Wah waaah waaaah waaaaaaaaaaaaaaaaaaaaaaaaaaaah
We all can agree that the sound of a crying baby is annoying, but just like many other sounds, it is mostly unavoidable. When walking around public places, we hear many voices, whether it’s the sound of children laughing, screaming or the wind’s sough and howl. I agree that not all sounds are pleasant; however, there many people who have always wondered what is it like to be able to hear, not only the loud cries and laughter but also the voices of their loved ones. In Canada, there are 357,000 Canadians who are culturally deaf, born without the ability to hear, and about 3.21 million Canadians who have issues with hearing. Moreover, 466 million people around the world live with hearing disabilities and 34 million of them are children.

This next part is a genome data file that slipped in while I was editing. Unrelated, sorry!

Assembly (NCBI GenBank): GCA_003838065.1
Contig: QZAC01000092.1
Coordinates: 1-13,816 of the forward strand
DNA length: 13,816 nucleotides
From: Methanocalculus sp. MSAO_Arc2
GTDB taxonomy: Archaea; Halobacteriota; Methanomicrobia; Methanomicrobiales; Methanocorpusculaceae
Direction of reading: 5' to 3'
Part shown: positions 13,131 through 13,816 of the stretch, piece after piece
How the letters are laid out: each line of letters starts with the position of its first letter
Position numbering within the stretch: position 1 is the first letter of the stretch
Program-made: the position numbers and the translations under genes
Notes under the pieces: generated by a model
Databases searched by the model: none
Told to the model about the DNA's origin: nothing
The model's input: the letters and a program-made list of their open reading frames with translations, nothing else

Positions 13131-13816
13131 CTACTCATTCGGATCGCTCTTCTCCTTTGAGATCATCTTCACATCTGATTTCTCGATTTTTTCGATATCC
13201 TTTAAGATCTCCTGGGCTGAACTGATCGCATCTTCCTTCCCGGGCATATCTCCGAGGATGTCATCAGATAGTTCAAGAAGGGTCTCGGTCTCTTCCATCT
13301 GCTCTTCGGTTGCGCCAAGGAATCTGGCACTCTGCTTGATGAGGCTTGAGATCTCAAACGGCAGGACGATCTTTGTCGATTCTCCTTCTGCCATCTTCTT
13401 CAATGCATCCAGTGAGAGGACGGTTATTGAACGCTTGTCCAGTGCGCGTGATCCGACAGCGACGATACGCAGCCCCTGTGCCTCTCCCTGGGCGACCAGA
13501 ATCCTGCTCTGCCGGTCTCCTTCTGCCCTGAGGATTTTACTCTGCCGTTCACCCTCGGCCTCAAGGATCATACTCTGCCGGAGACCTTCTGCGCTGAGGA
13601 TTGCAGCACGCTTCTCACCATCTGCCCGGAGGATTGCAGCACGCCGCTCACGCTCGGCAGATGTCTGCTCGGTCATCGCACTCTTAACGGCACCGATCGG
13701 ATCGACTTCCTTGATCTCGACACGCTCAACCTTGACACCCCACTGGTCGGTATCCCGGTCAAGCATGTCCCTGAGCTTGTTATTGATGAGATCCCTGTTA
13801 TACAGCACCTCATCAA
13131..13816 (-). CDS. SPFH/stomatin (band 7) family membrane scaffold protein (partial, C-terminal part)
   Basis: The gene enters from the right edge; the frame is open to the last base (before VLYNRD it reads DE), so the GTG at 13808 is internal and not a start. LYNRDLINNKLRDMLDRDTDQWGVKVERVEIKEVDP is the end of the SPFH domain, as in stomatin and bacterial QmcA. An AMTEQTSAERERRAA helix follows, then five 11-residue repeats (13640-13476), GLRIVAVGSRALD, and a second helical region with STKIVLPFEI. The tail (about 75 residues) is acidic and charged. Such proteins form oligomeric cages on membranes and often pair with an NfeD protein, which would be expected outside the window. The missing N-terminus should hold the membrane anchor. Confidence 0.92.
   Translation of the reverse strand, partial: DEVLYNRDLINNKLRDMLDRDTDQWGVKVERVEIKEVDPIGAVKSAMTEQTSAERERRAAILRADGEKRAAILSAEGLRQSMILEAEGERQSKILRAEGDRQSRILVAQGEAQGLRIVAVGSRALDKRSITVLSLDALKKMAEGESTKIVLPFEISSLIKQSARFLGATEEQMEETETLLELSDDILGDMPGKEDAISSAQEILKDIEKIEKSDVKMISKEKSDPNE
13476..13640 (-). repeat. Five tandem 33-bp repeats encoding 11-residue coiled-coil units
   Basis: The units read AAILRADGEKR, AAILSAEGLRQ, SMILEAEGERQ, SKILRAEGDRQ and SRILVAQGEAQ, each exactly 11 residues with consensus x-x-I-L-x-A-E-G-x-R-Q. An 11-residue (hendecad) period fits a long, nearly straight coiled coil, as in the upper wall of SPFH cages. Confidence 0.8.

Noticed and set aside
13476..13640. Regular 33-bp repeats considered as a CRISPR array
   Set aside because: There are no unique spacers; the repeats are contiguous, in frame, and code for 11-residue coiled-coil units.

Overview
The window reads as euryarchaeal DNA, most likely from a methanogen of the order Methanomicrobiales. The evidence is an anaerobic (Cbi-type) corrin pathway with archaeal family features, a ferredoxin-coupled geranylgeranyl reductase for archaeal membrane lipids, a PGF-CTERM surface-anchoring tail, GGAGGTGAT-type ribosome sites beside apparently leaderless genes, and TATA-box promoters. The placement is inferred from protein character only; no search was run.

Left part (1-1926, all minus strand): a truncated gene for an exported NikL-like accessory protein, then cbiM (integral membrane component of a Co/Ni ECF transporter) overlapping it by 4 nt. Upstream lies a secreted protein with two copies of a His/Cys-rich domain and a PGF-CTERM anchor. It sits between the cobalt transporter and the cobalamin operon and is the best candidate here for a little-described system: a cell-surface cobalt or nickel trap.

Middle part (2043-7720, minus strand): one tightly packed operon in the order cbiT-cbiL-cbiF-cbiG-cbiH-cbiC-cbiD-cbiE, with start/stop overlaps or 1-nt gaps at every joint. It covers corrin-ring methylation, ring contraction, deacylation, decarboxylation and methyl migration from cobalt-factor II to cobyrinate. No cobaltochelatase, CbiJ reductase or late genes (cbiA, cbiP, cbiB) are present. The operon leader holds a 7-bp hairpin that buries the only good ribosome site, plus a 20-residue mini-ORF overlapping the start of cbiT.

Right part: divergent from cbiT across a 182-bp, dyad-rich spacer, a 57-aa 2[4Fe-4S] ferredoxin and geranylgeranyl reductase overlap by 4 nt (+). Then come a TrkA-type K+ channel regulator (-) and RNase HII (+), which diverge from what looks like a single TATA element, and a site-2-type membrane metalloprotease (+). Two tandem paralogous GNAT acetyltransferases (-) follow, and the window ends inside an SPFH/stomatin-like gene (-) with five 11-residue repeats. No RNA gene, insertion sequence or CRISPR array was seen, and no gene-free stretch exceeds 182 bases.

Their disability impedes the process of learning languages, as one of the main requirements of learning a language is listening to its words and letters to get the pronunciations right. Studies have shown that with an inability in spoken languages, difficulties in social interactions arise, leading many people to loneliness and depression.
Consequently, sign language, hearing aids, cochlear implants and subtitles emerged in our societies.
Sign language is used mainly by the deaf to communicate with others using their hands and body language. Hearing aids are removable devices that work on magnifying sound vibrations in the ear; however, they only tend to work effectively for people with mild to moderate hearing loss. Meanwhile, cochlear implants are surgically implanted devices that target people with severe to profound hearing loss.